The Chorus in Oedipus Rex describes a wild, impious, violent man. Whom do they mean?
The Chorus in Sophocles' Oedipus Rex plays a very specific role. It is the voice of the common people, and their view of Oedipus their king changes over the course of the play. The words in your question--"wild, impious, and violent"--are descriptors of King Oedipus.
At the beginning of the play, Oedipus is still seen as their savior. If he saved them once (from the Sphinx), he can surely do so again. The Chorus champions Oedipus in every way. As soon as the blind prophet Teiresias arrives and is abused by Oedipus, though, the Chorus begins a subtle shift in thinking regarding their king. When Oedipus treats Creon with vitriol (hatred) and accuses him of treason, the Chorus no longer defends his actions; and once the entire truth has been revealed, the Chorus feels only pity for their formerly proud king.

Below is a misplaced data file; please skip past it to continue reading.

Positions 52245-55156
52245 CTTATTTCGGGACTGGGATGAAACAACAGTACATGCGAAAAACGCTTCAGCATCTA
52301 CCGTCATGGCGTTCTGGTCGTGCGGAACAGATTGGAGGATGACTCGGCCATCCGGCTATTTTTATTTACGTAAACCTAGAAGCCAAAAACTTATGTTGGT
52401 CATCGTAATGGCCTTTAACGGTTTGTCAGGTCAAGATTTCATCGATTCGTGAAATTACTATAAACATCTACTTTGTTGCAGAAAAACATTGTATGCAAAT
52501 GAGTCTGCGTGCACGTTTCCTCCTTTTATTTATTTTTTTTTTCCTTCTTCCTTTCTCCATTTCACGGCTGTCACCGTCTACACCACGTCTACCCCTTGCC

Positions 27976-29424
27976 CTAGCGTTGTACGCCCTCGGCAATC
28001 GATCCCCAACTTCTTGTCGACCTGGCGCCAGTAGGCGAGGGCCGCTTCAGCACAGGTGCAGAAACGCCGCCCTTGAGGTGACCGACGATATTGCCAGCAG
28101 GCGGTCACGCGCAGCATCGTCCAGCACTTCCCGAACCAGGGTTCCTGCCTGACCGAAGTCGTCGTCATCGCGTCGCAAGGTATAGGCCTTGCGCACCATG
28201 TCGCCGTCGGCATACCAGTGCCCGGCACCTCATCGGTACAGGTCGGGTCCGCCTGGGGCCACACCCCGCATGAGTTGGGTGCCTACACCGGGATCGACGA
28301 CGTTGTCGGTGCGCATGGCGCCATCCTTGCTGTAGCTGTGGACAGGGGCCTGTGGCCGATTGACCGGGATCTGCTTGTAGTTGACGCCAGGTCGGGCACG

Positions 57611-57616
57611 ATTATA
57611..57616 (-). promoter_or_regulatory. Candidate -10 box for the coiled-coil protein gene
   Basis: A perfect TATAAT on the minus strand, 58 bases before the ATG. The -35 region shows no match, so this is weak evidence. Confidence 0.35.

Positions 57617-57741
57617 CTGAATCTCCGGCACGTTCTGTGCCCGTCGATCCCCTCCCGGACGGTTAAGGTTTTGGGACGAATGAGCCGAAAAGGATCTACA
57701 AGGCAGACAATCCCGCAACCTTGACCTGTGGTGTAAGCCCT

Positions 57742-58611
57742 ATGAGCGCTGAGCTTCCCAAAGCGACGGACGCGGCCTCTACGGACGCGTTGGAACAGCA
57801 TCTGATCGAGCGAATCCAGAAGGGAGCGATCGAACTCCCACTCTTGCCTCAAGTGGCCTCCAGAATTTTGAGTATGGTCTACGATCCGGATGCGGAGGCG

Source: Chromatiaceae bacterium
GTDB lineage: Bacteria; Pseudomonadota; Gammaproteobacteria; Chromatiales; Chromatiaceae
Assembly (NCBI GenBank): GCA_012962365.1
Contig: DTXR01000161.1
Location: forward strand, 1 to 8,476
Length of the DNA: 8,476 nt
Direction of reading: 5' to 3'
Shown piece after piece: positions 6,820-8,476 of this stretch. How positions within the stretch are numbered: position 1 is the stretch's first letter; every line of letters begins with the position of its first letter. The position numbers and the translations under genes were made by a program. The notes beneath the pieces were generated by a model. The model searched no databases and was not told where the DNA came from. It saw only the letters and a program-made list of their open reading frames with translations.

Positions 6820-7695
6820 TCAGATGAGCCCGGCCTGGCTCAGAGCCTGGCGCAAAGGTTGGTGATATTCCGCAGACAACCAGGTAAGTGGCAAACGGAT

That middle position--between adulation and pity--is where they see Oedipus as being "wild, impious, and violent." He has hit an old blind man, made outrageous accusations against his brother-in-law, and called down curses on what turns out to be his own head. They say he is "quick of temper," and they are right. Once the truth is fully revealed, the Chorus sees a patricidal murderer, a usurper to the throne, and worse--one who committed theimpious action of marrying one's own mother. The people, as represented by the Chorus, finally see the truth of Oedipus's character.